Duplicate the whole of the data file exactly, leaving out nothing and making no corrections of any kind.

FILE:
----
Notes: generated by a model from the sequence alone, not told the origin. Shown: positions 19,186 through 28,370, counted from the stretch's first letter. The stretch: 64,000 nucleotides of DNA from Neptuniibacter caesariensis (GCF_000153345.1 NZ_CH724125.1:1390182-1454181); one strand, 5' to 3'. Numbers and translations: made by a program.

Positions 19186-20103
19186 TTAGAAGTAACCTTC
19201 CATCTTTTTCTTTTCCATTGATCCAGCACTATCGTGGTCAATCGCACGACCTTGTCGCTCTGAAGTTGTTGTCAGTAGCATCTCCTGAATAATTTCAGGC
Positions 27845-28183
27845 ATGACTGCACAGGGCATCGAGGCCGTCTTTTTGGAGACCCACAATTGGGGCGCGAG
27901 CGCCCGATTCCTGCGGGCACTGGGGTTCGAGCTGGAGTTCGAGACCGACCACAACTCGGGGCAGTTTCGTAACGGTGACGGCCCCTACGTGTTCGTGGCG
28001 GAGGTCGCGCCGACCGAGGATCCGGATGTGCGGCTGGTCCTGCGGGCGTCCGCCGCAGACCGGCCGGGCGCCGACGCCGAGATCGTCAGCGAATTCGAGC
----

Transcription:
Notes: generated by a model from the sequence alone, not told the origin. Shown: positions 19,186 through 28,370, counted from the stretch's first letter. The stretch: 64,000 nucleotides of DNA from Neptuniibacter caesariensis (GCF_000153345.1 NZ_CH724125.1:1390182-1454181); one strand, 5' to 3'. Numbers and translations: made by a program.

Positions 19186-20103
19186 TTAGAAGTAACCTTC
19201 CATCTTTTTCTTTTCCATTGATCCAGCACTATCGTGGTCAATCGCACGACCTTGTCGCTCTGAAGTTGTTGTCAGTAGCATCTCCTGAATAATTTCAGGC
Positions 27845-28183
27845 ATGACTGCACAGGGCATCGAGGCCGTCTTTTTGGAGACCCACAATTGGGGCGCGAG
27901 CGCCCGATTCCTGCGGGCACTGGGGTTCGAGCTGGAGTTCGAGACCGACCACAACTCGGGGCAGTTTCGTAACGGTGACGGCCCCTACGTGTTCGTGGCG
28001 GAGGTCGCGCCGACCGAGGATCCGGATGTGCGGCTGGTCCTGCGGGCGTCCGCCGCAGACCGGCCGGGCGCCGACGCCGAGATCGTCAGCGAATTCGAGC